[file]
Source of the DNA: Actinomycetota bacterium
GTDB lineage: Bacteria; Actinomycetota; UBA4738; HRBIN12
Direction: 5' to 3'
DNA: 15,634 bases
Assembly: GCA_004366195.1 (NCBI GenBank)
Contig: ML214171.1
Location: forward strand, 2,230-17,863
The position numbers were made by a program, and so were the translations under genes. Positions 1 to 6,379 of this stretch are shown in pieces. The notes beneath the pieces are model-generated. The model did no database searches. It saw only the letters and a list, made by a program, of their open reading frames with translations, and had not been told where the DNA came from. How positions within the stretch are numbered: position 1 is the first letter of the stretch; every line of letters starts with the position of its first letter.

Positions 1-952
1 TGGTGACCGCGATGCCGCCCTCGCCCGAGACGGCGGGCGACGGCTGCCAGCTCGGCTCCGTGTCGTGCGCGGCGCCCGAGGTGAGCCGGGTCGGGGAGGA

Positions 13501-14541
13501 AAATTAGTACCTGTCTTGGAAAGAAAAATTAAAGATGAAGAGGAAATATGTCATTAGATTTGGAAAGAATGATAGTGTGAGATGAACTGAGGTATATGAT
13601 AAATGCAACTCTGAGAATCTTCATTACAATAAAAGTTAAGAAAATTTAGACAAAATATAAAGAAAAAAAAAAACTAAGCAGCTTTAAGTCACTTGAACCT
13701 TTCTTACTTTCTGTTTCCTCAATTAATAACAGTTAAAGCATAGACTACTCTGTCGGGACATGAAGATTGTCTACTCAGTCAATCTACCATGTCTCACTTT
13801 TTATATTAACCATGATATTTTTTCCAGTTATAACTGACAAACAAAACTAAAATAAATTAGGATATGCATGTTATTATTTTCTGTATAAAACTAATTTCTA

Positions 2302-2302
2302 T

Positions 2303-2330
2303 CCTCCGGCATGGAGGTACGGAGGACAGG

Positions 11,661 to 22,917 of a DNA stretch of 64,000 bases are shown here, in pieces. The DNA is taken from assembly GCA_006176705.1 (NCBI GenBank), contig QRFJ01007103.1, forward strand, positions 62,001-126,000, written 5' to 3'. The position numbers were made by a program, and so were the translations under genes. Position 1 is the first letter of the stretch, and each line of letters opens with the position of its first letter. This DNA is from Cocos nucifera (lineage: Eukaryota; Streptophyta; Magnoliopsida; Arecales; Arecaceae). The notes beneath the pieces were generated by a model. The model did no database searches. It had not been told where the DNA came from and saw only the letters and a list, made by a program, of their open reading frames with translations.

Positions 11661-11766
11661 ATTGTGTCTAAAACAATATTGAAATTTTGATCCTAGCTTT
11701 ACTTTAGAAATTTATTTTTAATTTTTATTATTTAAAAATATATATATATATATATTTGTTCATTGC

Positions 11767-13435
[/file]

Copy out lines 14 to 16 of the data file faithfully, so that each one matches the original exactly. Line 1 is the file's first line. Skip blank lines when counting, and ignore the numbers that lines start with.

13701 TTCTTACTTTCTGTTTCCTCAATTAATAACAGTTAAAGCATAGACTACTCTGTCGGGACATGAAGATTGTCTACTCAGTCAATCTACCATGTCTCACTTT
13801 TTATATTAACCATGATATTTTTTCCAGTTATAACTGACAAACAAAACTAAAATAAATTAGGATATGCATGTTATTATTTTCTGTATAAAACTAATTTCTA

Positions 2302-2302